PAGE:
Methane and coal
This week’s “Energy Alley” series by Daily Sentinel reporters Gary Harmon and Dennis Webb is providing an enlightening look at the vast and varied energy resources available in this region. Those resources have fueled both economic booms and busts in western Colorado in the past, and will likely do so again in the future. We’ll have more to say about that in a few days.
But two articles published in Tuesday’s edition of the Sentinel point to a clear opportunity for development of another energy resource in this region — and a serious problem for that resource.
The opportunity comes in the form of methane gas, trapped in coal formations that are already being mined in Colorado or could be in the near future. If the methane can be captured at an economically feasible cost — which has yet to be demonstrated — it could provide another important source of energy for this region, reduce the emissions of a major greenhouse gas and potentially boost the profitability of area coal mines.
As the articles by Dennis Webb illustrated, many different people and groups are involved in trying to determine if that can happen. They include coal industry officials, academics, government agencies and environmental organizations.
It is noteworthy that on the same day the Sentinel published the methane articles, the Wall Street Journal published an op-ed column by two men closely tied to the United Nations Intergovernmental Panel on Climate Change, suggesting the quickest and cheapest way to reverse global warming: cut emissions of methane gas. Among the technologies they cited was “drilling into coal seams before mining to release and collect methane.”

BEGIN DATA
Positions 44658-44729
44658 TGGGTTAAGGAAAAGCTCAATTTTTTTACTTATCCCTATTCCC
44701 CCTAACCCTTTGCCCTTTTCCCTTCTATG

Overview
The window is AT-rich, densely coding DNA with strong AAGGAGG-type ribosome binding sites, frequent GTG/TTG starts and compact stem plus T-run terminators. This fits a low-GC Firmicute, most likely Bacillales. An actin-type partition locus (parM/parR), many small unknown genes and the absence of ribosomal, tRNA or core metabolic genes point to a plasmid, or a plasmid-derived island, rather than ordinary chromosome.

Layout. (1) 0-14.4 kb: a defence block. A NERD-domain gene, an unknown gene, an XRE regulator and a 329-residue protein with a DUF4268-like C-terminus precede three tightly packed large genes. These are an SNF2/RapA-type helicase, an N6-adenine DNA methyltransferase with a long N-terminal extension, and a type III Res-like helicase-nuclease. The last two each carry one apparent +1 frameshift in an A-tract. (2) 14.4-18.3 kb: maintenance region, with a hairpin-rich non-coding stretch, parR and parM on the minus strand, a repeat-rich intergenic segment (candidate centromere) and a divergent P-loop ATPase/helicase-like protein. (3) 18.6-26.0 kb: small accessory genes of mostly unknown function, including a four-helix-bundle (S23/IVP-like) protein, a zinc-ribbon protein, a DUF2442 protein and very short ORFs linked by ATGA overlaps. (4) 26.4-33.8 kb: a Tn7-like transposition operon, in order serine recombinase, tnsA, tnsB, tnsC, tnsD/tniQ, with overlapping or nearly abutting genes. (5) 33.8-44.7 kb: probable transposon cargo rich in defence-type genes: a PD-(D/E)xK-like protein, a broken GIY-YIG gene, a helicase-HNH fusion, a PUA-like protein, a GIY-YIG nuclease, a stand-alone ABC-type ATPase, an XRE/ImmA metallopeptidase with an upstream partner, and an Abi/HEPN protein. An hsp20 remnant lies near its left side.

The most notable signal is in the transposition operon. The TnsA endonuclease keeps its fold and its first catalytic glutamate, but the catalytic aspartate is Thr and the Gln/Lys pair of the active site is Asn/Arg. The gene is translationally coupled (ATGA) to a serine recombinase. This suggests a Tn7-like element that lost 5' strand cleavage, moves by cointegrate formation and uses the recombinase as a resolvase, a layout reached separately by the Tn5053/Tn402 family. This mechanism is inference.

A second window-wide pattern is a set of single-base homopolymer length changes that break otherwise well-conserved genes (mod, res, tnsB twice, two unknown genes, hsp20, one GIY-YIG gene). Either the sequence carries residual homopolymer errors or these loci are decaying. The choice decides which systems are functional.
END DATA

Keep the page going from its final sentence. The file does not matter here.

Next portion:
It appears there should be even greater impetus in seeking ways to economically capture methane from coal mines in this region.
However, there is a serious potential roadblock to future development of some coal resources — and the associated methane — in western Colorado’s North Fork Valley. That obstacle is the federal roadless rule for national forest lands — in this case, lands primarily in the Gunnison National Forest.
The original rule, enacted in the waning days of the Clinton administration, is being pushed heavily now by some environmental groups even though conflicting court decisions make its legal viability uncertain. It would prohibit the roads and related facilities necessary to expand several North Fork coal mines.
The alternative Colorado Rule for national forest roadless areas in this state would carve out an exemption for North Fork coal expansion. As one coal executive put it, the Colorado Rule would help “preserve about 1,000 jobs in the North Fork Valley.”
That’s just one reason The Daily Sentinel has long supported the Colorado Rule over the federal one. The fact that it was developed by a broad array of forest users and conservationists here in Colorado, following a series of heavily attended public meetings, is an even more important reason.
We’re pleased to see that at least one conservation group in the region, the Western Slope Environmental Resource Council based in the North Fork Valley, also supports the coal mine exemption because it recognizes the importance of those coal-related jobs.
We hope officials with the Obama administration will soon approve the Colorado Rule to manage roadless areas in this state and to help develop another clean-energy resource.